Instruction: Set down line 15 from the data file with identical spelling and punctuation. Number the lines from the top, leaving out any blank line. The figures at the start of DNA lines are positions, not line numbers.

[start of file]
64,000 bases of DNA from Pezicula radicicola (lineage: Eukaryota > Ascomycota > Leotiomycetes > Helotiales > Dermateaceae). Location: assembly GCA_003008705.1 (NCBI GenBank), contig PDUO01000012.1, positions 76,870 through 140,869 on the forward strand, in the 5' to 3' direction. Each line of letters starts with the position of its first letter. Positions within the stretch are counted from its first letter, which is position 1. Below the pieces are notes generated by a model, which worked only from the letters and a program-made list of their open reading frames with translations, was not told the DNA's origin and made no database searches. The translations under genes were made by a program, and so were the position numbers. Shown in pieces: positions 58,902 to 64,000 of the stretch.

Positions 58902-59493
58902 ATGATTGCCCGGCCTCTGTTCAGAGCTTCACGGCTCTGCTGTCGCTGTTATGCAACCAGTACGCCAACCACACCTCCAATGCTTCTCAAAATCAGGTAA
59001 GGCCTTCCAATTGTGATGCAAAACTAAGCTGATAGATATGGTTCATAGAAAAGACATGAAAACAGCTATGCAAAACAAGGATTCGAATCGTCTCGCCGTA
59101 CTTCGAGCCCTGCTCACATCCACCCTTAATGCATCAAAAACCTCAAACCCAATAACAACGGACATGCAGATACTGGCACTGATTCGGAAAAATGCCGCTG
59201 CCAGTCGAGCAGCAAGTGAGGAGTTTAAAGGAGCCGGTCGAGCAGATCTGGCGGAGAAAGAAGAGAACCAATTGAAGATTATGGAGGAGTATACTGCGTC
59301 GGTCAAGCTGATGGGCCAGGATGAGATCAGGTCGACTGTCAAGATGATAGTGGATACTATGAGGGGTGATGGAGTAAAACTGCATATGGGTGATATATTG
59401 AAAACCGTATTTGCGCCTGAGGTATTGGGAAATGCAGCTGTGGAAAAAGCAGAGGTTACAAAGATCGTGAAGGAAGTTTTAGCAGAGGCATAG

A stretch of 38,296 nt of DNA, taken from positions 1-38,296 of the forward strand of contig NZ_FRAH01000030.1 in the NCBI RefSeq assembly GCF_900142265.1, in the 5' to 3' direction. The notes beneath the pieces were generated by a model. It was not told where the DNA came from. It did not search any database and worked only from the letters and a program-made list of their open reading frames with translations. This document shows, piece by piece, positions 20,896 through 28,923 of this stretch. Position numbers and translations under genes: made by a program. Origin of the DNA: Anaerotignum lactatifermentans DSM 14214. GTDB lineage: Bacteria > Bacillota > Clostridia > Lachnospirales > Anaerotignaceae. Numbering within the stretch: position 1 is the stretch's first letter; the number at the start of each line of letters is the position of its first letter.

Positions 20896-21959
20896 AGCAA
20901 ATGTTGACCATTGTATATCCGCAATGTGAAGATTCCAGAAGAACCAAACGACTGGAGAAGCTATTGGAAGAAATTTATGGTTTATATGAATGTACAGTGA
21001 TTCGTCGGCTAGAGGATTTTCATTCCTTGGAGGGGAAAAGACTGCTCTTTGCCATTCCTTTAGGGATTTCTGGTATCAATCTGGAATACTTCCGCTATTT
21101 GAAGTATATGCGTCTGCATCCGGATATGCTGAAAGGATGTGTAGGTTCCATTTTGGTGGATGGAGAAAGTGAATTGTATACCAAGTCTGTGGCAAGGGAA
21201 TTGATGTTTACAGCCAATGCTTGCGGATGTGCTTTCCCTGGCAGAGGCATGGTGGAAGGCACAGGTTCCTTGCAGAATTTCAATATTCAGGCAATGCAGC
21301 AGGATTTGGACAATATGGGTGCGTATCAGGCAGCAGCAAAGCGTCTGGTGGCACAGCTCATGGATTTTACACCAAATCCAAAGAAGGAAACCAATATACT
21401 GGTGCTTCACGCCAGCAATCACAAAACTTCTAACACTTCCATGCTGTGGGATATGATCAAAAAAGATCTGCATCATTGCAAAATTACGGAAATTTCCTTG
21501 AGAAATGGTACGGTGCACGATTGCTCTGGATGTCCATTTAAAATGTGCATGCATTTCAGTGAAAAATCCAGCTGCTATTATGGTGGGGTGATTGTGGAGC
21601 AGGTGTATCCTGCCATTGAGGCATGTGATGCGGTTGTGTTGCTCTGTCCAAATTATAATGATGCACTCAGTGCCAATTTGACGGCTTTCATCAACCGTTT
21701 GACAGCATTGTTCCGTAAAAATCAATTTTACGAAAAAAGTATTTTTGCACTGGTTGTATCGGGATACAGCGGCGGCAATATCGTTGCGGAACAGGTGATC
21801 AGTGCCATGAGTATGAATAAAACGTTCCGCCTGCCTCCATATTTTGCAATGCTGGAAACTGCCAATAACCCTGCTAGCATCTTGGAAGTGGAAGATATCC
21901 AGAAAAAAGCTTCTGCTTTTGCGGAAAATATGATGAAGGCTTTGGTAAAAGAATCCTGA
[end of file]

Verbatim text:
21201 TTGATGTTTACAGCCAATGCTTGCGGATGTGCTTTCCCTGGCAGAGGCATGGTGGAAGGCACAGGTTCCTTGCAGAATTTCAATATTCAGGCAATGCAGC